news Tuesday, May 12, 2015 - 05:30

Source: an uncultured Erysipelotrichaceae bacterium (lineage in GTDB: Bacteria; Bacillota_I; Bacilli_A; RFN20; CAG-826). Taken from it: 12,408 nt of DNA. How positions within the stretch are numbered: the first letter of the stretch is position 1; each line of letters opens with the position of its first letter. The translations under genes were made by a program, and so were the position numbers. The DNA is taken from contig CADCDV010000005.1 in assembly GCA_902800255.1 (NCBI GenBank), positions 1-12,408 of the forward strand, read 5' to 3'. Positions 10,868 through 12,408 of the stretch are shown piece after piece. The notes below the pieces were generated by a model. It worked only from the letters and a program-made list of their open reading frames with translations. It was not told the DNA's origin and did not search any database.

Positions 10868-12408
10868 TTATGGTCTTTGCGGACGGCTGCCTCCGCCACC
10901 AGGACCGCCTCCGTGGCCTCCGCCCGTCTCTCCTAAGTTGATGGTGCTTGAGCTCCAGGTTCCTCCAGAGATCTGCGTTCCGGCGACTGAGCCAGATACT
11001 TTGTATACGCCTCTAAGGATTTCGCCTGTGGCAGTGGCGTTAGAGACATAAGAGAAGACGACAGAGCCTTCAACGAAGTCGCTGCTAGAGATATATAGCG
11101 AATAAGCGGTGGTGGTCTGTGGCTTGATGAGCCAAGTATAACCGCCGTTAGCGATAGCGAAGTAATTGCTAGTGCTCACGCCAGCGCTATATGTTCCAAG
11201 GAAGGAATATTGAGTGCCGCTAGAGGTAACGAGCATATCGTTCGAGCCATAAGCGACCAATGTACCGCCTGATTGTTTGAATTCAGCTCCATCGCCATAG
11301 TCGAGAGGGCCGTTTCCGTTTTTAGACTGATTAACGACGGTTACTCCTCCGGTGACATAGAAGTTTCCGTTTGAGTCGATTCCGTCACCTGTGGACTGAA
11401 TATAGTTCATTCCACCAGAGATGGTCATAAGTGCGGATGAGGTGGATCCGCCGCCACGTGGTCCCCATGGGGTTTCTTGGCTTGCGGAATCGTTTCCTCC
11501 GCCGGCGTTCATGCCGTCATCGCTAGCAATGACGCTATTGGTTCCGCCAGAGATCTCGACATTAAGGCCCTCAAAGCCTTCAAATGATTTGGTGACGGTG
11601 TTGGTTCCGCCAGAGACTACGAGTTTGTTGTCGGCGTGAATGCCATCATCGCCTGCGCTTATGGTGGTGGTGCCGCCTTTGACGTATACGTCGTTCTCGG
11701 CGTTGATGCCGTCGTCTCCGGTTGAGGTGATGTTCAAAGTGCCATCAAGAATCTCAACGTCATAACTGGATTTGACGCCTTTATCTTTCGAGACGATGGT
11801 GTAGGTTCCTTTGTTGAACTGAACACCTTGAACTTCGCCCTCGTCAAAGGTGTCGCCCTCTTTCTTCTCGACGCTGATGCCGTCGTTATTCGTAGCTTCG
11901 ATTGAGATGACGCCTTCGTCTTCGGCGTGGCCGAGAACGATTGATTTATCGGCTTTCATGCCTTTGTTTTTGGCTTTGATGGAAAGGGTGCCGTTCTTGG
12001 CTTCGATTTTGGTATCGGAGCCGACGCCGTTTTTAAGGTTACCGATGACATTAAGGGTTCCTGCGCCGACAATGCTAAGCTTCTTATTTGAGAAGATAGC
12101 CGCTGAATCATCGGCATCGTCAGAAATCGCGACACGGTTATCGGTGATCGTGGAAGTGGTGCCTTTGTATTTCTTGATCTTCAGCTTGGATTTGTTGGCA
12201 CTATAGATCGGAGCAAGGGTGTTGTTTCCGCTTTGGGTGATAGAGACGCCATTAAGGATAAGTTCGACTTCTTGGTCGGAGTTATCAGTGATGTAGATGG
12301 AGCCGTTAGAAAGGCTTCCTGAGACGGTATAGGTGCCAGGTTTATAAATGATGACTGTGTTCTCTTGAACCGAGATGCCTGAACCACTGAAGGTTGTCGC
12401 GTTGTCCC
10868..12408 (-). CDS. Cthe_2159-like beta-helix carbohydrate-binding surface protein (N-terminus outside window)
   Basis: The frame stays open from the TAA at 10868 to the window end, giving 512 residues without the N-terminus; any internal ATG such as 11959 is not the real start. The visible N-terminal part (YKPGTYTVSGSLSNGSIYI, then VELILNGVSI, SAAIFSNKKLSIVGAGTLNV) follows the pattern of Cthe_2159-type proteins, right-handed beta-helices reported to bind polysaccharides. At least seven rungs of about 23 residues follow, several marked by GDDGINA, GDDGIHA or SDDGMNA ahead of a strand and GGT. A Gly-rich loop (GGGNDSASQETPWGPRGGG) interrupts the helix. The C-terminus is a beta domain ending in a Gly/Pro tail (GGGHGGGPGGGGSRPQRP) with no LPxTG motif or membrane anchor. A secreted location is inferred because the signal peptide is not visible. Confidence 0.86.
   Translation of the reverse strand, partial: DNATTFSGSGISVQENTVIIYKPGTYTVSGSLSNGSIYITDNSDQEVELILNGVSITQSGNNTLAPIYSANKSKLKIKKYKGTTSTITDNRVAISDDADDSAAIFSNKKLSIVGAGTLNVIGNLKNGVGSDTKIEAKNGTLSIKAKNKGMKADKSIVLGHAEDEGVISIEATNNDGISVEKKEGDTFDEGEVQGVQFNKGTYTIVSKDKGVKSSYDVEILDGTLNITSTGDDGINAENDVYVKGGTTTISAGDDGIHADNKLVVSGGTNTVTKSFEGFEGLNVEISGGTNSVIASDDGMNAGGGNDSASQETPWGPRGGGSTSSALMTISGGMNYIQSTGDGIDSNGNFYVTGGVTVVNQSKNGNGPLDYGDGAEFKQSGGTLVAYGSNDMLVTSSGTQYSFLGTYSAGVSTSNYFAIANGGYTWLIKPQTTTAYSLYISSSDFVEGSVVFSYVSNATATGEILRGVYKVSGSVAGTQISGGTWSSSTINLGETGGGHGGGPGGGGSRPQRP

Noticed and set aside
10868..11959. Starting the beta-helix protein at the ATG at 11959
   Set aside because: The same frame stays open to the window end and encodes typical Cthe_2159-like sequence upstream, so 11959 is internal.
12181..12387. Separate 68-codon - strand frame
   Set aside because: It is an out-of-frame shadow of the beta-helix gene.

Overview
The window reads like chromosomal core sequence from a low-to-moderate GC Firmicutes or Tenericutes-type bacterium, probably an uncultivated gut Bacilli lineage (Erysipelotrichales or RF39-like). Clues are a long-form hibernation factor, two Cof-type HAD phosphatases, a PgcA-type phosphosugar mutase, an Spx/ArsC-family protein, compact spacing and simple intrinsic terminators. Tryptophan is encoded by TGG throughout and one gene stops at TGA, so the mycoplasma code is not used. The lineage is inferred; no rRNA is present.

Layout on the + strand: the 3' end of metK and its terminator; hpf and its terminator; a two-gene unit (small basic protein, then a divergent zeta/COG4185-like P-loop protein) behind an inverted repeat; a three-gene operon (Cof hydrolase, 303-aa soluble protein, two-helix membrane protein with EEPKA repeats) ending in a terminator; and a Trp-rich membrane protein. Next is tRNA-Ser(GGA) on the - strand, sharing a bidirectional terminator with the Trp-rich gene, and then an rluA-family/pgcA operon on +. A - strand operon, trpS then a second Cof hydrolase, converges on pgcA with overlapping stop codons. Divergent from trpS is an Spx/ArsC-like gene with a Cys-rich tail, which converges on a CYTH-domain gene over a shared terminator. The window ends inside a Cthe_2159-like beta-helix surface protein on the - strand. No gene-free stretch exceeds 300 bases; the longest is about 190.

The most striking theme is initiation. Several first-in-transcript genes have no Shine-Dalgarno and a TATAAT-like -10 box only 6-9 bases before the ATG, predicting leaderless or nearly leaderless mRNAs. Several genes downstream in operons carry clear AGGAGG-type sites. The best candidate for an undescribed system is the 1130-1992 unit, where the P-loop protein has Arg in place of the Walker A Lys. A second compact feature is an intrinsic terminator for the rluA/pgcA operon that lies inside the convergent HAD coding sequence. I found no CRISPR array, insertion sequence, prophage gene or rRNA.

On Monday, as AIADMK chief Jayalalithaa waited for a verdict in her favour, thousands of energetic supporters gathered outside her residence at Poes Garden. While the rest of Chennai found itself busy on a regular Monday morning, the others sweated it out, celebrating Amma’s victory. What is it that draws these people to their leaders? Is it loyalty, sycophancy or a combination of both? We spoke to some seeking answers.   “Jayalalithaa is in our blood. Everything we do and experience is only because of her,” says 52-year-old Anbazhagan, who set up a small workshift shop on the corner of Poes Garden on Monday morning, selling photos, frames , pens and flags – all “Amma” merchandise ahead of the positive verdict in her favour.   Anbazhagan and Lalithaa, his wife, hail from Chennai’s Porur, but claim that home for them is where ever Jayalalithaa goes. The couple literally depends on the AIADMK leader for their daily income, selling anything and everything related to Jayalalithaa at party meetings and events throughout the state.   “We go where she goes. Besides Chennai, we have been to Madurai, Erode, Vellore and Salem,” says Anbazhagan who has been in this business for 15 years.   “This is how we make our living. We have even married off three sons using money from this business,” says Lalitha.   Ask them more , and suddenly Lalitha breaks down describing their poor financial status. “All we want is Amma to see us here and help us out,” says Lalitha, sobbing.   There are many like Lalitha and Anbazhagan, who have shadowed the leader for years, but the leader may well be blissfully unaware of their existence.   What is it that you like about her? “She’s done so much for the poor. She gives a lot of benefits. She helps them out,” Lalitha says, listing out a number of upliftment programmes initiated by Jayalalithaa.   A small cloth is spread on a pavement and a few framed photos of Jayalalithaa and MGR adorn the edges. Throw in are a couple of smaller photos of Jayalalithaa and MGR in the centre along with a few AIADMK flags and the shop is complete.   “With what we earn on good days like these, it’s enough to feed us for atleast three more days,” says Anbazhagan. He and his wife took home around Rs 5000, which they say , they used to pay up loans. On regular days, when she makes an appearance, we earn Rs 1000, he says.   When asked how they get to know the chief minister’s whereabouts, they take out a newspaper. “We check this newspaper and depending on where she goes, we also pack our things and make a move with her,” he adds.   “Our lives will be fulfilled the day that we get to meet amma and she acknowledges our presence. If Amma knows that there are two people like us who exist, it is more than enough for us,” Lalitha says.   For a non-Tamil watching the events that unfolded on Monday, celebrations on the street that reached unbelievable levels of sycophancy would have seemed baffling. But for those in Tamil Nadu, such display of loyalty has become a part and parcel of life.   An impromptu acquittal party that showed no signs of ending, when asked what drew them to Jayalalithaa, supporters did not hold back. From fervent dances to deafening crackers and sudden shows of emotion, servility for their leader became the order of the day – though for myriad reasons.   Like one supporter admitted about such events, a few turn up out of respect and loyalty, some have their own interests at heart while others are collectively forced to come by local party leaders as a show of display of strength of their party from a particular area.   However, amongst all the adulation and fawning what stood out was a massive show of strength by the female population for their beloved Amma. Controversy has not lacked in Jayalalithaa’s life. But in Tamil Nadu, she is highly revered among the women for setting up an example of courage, resilience and refusal to back down – a fact made strong by the presence of a sizable crowd of women at Poes on Monday.     Jose Thomas and his wife, Anuradha   Jose Thomas, an AIADMK member from Pollachi, who owns a timber business back home claims to be the first to begin addressing Jayalalithaa as Amma, a nickname that is by now, her second name in politics. “I published banners addressing her as ‘Amma’ and stuck them across Ooty during the 1995 flower show. That’s when it picked up,” he alleges.   His wife, Anuradha, an AIADMK councillor from Pollachi, stands beside him, in a quiet dignified manner, a character starkly missing in the crowd gathered as they cheered and chanted as cameras zoomed in on them.     Old pictures of Jose Thomas meeting Jayalalithaa   “We were here when she was taken to jail. All we want to do is show our support for her,” she says. What makes you drop all your work and come to Poes Garden, we ask Anuradha. She says,” As a lady, I think it’s her boldness and her attitude like an iron lady. Look at all that she has endured being a single woman”.   Though many had their own interests in mind, Deepa (name changed), an Amma-loyalist never went to Poes Garden on Monday ahead of the verdict. But ask her about Jayalalithaa, and a smile lights up her face.   Mother of two children, Deepa, single-handed brought them up despite deep financial trouble and ostracism from her husband’s family. For her, Jayalalithaa is more than a party leader everyone fawns over.   “She is the reason I found the will to survive,” says Deepa, explaining about a time when she and her husband almost decided to end their lives over financial trouble.   “We even wrote suicide letters,” she says about a decision she and her husband took. But then she says she took a step back.   “When she a single woman, lost everything in her life – her jewellery, her watches, her property…everything was taken away from her and she was put in jail – why can’t I survive?,” says Deepa, about the year 1996 when Jayalalithaa was put in jail for a few weeks on corruption charges.   “Did she hide? She came back and fought. Being a woman, she has faced so much,” she says.   Deepa’s husband is an AIADMK party man ever since its inception. But she says, her family has gained no monetary income from it and her loyalty has no strings attached. “My children studied through my hard work after I made up my mind – if she(Jayalalithaa) didn’t admit failure and give in, then I can too,” she says.   In the past, it was a common custom for a lucky few seeking help to be called in and personally meet Jayalalithaa, as she promised them assistance. However, today, neither does Jayalalithaa meet low-rung party members nor does she meet people like Anbazhagan and Lalithaa.   Though her acquittal itself has raised a number of doubts, for supporters of Jayalalithaa, one thing was quite clear from the scenes of celebration and delirious dances outside at Poes Garden – the fervent hope of many to fall under her approving eyes and somehow gain favour as she probably watched the drama unfold from within the confines of her house.